result, some mixing with sleet was included in the forecast early
Saturday, with mainly rain expected across the majority of the area.
Any precipitation ends by Saturday evening at this time, with fair
weather then settling in for Sunday as high pressure builds in.
Increasing clouds on Monday as both northern stream and southern
stream moisture converge on the region. The ECMWF and GFS then
continue a latitude battle with regard to the southern stream low,
with the GFS about 150 miles north of the ECMWF. As a result of this
uncertainty several days out, the probability for rain has been
limited to the chance category. High pressure builds in in the wake
of the low for Wednesday, then another low may impact the area at
the end of the week. Increasing clouds with a low chance for rain
have therefore been forecast for Thursday. A blend of guidance was
used for temperatures except for Monday night, where the forecast
was weighted heavily towards to raw model data. In this case, the
potential clouds and rain would likely limit the climatology
influence evidenced by MOS.


VFR conditions are expected through the first half tonight as
high pressure remains over the region. MVFR conditions move in
after 06Z Friday as low pressure approaches. Conditions
gradually fall towards daybreak, with IFR conditions or less
developing after 14-15z in rain. At KSWF, a mix of rain and ice
pellets will be possible.

South-Southeast flow develops this afternoon with wind speeds
remaining below 10 kt. Winds lighten this evening and overnight
with speeds falling to 5-6kt or less. Late tonight, the wind
direction becomes more easterly, and during the morning hours on
Friday, speeds will increase to 10-15kt, with gusts into the 20
kt range.

     NY Metro Enhanced Aviation Weather Support...

Detailed information, including hourly TAF wind component fcsts,
can be found at:

KJFK TAF Comments: Timing of southerly flow could off by +/-
1-2 hours.

KLGA TAF Comments: Timing of southerly flow could off by +/-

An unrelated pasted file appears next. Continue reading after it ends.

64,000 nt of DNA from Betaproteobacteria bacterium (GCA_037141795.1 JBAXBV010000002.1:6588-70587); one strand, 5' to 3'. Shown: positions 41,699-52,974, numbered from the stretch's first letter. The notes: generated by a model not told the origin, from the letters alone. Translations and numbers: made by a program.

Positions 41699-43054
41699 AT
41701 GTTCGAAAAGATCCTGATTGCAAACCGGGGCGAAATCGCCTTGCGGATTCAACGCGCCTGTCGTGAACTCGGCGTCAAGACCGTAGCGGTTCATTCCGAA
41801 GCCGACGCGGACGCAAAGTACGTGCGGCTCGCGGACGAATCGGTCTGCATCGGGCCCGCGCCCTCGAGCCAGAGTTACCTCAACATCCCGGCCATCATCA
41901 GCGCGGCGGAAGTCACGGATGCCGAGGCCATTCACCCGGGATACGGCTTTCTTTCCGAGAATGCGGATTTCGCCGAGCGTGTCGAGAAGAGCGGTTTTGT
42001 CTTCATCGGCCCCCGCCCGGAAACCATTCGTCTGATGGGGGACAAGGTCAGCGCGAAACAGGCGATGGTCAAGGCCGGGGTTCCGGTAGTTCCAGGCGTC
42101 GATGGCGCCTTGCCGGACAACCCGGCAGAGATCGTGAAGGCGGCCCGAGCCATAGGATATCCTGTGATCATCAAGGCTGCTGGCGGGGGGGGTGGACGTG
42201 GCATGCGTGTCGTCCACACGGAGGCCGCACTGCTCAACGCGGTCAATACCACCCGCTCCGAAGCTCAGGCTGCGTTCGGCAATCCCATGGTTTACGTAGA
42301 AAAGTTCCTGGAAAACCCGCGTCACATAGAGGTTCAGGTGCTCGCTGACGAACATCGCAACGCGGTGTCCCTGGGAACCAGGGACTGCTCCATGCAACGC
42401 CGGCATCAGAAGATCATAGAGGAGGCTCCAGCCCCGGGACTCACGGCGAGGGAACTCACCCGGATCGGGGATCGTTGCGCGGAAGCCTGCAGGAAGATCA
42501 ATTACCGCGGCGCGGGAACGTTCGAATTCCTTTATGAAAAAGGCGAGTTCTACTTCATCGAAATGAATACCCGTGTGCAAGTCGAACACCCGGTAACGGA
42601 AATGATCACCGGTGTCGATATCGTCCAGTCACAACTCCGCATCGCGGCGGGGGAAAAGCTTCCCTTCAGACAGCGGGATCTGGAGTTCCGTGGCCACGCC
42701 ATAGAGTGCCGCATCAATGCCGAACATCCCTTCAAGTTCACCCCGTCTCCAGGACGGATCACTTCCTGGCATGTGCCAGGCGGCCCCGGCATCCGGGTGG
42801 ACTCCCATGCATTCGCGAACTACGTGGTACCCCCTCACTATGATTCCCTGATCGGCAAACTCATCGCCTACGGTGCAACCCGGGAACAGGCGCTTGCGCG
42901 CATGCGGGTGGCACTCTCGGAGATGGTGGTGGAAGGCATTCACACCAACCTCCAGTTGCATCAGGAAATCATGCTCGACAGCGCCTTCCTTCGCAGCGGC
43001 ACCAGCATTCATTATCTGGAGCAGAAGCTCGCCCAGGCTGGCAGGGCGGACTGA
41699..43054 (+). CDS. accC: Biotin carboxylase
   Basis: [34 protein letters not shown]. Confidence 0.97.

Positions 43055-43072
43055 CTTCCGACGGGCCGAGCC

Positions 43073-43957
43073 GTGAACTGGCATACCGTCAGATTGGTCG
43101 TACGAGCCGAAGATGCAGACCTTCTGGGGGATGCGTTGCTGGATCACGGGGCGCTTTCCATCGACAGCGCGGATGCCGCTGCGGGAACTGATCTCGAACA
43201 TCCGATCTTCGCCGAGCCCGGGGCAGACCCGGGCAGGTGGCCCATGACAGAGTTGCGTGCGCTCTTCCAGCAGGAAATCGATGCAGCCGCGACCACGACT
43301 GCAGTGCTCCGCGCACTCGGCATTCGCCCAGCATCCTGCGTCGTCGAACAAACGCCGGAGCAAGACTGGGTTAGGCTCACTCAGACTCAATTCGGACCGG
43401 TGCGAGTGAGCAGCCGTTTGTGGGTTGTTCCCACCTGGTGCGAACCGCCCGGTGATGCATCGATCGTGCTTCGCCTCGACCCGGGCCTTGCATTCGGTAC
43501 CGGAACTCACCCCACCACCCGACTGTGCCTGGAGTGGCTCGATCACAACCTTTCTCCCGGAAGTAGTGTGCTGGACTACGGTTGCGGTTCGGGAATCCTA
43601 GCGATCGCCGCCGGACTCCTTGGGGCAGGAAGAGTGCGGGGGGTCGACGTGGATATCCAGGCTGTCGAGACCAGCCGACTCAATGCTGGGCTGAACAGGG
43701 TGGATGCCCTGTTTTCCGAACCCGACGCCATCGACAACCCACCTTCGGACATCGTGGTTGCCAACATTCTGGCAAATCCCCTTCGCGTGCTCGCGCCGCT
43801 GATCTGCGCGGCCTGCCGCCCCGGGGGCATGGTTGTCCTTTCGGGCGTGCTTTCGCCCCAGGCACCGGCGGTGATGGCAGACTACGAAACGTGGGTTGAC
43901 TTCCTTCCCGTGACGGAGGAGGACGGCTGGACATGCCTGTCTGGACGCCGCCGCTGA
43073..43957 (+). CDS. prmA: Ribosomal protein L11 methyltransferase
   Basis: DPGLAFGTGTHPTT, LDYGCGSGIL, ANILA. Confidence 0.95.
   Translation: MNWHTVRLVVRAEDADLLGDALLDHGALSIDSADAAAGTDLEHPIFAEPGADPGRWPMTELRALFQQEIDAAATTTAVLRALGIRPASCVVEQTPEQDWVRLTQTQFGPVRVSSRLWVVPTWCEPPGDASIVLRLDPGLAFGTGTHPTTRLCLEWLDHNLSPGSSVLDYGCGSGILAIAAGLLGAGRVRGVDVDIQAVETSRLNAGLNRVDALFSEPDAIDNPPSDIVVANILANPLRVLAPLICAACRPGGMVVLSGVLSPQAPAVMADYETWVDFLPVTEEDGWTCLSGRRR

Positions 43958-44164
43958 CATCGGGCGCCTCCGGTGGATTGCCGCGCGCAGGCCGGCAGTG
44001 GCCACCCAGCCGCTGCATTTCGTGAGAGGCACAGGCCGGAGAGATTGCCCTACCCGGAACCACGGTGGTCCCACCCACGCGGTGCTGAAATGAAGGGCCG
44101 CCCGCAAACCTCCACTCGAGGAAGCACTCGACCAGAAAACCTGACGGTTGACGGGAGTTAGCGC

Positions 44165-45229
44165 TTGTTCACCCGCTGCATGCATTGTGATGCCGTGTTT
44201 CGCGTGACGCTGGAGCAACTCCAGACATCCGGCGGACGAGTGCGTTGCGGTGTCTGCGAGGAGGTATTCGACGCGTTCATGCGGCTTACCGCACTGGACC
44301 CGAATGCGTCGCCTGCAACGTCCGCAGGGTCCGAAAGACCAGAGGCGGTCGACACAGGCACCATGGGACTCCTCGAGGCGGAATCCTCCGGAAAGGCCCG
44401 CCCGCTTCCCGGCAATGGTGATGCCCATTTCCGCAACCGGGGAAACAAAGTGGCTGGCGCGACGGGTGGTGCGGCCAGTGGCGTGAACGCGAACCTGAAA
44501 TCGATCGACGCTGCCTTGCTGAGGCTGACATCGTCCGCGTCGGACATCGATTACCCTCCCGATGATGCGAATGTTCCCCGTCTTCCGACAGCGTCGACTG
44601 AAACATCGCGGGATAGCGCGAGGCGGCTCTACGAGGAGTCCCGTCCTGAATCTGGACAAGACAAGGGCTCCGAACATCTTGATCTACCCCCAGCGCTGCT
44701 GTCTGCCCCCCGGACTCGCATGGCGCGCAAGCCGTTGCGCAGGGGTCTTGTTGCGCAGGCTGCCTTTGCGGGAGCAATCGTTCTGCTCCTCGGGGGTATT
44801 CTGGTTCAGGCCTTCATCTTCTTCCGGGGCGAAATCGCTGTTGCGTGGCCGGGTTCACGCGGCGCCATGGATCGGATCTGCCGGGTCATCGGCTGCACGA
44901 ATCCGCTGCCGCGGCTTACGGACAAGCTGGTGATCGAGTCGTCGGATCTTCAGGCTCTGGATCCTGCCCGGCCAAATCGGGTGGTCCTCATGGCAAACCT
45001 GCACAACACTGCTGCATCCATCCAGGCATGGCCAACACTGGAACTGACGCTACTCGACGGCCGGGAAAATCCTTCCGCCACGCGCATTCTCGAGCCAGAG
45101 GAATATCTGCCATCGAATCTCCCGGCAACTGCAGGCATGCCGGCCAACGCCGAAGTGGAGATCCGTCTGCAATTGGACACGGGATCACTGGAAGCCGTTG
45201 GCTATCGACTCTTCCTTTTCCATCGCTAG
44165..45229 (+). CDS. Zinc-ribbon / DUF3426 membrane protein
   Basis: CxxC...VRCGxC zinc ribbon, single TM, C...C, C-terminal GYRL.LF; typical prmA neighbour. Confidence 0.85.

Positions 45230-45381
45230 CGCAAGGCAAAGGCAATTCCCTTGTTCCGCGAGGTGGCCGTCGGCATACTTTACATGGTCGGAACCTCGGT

1-2 hours.

KEWR TAF Comments: Timing of southerly flow could off by +/-
1-2 hours.

KTEB TAF Comments: Timing of southerly flow could off by +/-
1-2 hours.

KHPN TAF Comments: Timing of southerly flow could off by +/-
1-2 hours.

KISP TAF Comments: Timing of southerly flow could off by +/-
1-2 hours.

.Friday afternoon...MVFR/IFR conditions in rain in the
afternoon. SE winds G20-25 KT at the coast.
.Friday night and Saturday...MVFR/IFR in rain with gradual
improvement by Saturday afternoon/evening. E/NE winds G20-30KT
at coastal terminals.
.Tuesday...Chance of sub-vfr in rain.


Winds and seas into tonight as high pressure moves across the

An approaching low pressure system will increase the pressure
gradient across the waters and expected to bring SCA conds to
the nearshore waters Friday morning and likely continuing into
Saturday. Gale force winds gusts are possible across the ocean
waters Fri afternoon through Friday night...warranting a gale
watch. Ocean seas expected to build to 7 to 11 ft on the ocean
and 3 to 5 ft on LI sound Friday night with good easterly

Marginal gales will be possible into Saturday, before
conditions subside to Small Craft Advisory levels by Saturday
night. High pressure building over the waters will result in
relatively light winds Sunday into Monday. Seas at or above 5 ft
may linger into the day on Sunday on the ocean, then all waters
will fall below Small Craft Advisory criteria for Sunday night
and Monday. Winds will increase on Monday night and Tuesday as
low pressure passes near the waters.


Between 1 1/4 and 1 3/4 inches of QPF is likely from tonight
through Saturday morning...with locally around 2 inches. While
there could be some urban and poor drainage nuisance flooding,
flood impacts along rivers and streams are not expected. Heavy
rain during the time of high tide Friday Night could exacerbate
roadway flooding in low-lying coastal communities.

Additional rainfall of around an inch is possible Monday night
and Tuesday.


An approaching low pressure system is likely to bring
widespread minor coastal flood impacts to vulnerable coastal
communities along lower NY/NJ harbor, southern bays of LI/NYC,
and western LI Sound during the Friday Night high tide cycle.
Locally moderate flooding is possible along the southern bays
of western LI.

Tidal departures of 1 to 1 1/2 ft are needed to reach minor
flood levels and 2 to 2 1/2 ft for moderate flood levels during
that time.


MARINE...Small Craft Advisory from 11 AM Friday to 8 AM EDT Saturday
     for ANZ330-335-338-340-345.
     Gale Watch from Friday afternoon through Saturday morning for


TIDES/COASTAL FLOODING... is the U.S. government's official web portal to all federal, state and local government web resources and services.